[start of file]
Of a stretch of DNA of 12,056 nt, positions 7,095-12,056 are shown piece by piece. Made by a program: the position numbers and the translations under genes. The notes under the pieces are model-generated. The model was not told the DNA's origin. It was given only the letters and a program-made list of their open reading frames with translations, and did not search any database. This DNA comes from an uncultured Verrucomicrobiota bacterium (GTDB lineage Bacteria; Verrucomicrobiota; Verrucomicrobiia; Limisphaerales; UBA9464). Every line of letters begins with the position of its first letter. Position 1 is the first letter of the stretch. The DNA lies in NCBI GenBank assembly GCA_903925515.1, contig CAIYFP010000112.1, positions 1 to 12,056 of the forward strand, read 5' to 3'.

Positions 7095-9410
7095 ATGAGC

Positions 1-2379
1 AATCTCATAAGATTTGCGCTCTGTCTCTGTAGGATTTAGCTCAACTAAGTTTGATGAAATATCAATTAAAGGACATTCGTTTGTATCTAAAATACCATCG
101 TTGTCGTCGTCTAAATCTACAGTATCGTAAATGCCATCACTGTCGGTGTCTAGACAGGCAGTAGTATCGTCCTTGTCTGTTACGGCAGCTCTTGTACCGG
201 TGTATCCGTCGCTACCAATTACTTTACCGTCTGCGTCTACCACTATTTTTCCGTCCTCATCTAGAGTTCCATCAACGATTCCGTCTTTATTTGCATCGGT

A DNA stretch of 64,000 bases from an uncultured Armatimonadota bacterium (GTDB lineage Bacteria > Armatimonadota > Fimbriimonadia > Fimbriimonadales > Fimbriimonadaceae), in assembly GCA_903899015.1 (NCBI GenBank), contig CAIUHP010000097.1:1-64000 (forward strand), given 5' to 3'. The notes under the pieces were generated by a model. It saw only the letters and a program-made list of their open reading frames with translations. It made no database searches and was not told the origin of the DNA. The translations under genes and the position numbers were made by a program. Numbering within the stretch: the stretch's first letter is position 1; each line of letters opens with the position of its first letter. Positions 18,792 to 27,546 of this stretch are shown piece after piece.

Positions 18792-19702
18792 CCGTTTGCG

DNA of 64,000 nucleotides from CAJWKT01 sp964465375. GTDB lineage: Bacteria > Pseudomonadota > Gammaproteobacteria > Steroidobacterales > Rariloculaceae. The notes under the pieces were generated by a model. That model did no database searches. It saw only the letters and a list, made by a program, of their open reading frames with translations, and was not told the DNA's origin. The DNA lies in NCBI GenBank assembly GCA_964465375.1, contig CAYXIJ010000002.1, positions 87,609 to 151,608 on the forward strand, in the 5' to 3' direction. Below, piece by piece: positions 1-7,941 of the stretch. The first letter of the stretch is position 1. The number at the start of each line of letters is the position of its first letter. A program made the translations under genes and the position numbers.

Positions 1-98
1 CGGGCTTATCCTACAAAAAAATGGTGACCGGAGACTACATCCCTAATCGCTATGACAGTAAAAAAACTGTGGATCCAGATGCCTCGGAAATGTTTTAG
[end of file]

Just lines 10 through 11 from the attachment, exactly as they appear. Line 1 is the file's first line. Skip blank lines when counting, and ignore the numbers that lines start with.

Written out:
18792 CCGTTTGCG

DNA of 64,000 nucleotides from CAJWKT01 sp964465375. GTDB lineage: Bacteria > Pseudomonadota > Gammaproteobacteria > Steroidobacterales > Rariloculaceae. The notes under the pieces were generated by a model. That model did no database searches. It saw only the letters and a list, made by a program, of their open reading frames with translations, and was not told the DNA's origin. The DNA lies in NCBI GenBank assembly GCA_964465375.1, contig CAYXIJ010000002.1, positions 87,609 to 151,608 on the forward strand, in the 5' to 3' direction. Below, piece by piece: positions 1-7,941 of the stretch. The first letter of the stretch is position 1. The number at the start of each line of letters is the position of its first letter. A program made the translations under genes and the position numbers.